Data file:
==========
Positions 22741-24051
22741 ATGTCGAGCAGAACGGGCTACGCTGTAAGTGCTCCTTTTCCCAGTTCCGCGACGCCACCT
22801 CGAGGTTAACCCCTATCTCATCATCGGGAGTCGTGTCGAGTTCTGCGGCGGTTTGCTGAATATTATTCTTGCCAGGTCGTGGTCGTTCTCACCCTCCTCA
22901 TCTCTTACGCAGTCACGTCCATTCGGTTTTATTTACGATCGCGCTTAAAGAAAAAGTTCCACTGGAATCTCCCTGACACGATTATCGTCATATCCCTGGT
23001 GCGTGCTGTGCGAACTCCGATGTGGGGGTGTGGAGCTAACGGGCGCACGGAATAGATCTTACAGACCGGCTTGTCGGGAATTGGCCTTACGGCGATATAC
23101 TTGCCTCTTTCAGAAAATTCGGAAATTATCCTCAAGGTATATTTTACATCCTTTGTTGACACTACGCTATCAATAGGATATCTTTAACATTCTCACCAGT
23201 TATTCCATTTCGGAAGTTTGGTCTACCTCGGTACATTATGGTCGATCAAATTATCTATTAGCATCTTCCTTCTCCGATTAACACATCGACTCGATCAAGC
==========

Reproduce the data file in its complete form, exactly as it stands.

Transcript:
Positions 22741-24051
22741 ATGTCGAGCAGAACGGGCTACGCTGTAAGTGCTCCTTTTCCCAGTTCCGCGACGCCACCT
22801 CGAGGTTAACCCCTATCTCATCATCGGGAGTCGTGTCGAGTTCTGCGGCGGTTTGCTGAATATTATTCTTGCCAGGTCGTGGTCGTTCTCACCCTCCTCA
22901 TCTCTTACGCAGTCACGTCCATTCGGTTTTATTTACGATCGCGCTTAAAGAAAAAGTTCCACTGGAATCTCCCTGACACGATTATCGTCATATCCCTGGT
23001 GCGTGCTGTGCGAACTCCGATGTGGGGGTGTGGAGCTAACGGGCGCACGGAATAGATCTTACAGACCGGCTTGTCGGGAATTGGCCTTACGGCGATATAC
23101 TTGCCTCTTTCAGAAAATTCGGAAATTATCCTCAAGGTATATTTTACATCCTTTGTTGACACTACGCTATCAATAGGATATCTTTAACATTCTCACCAGT
23201 TATTCCATTTCGGAAGTTTGGTCTACCTCGGTACATTATGGTCGATCAAATTATCTATTAGCATCTTCCTTCTCCGATTAACACATCGACTCGATCAAGC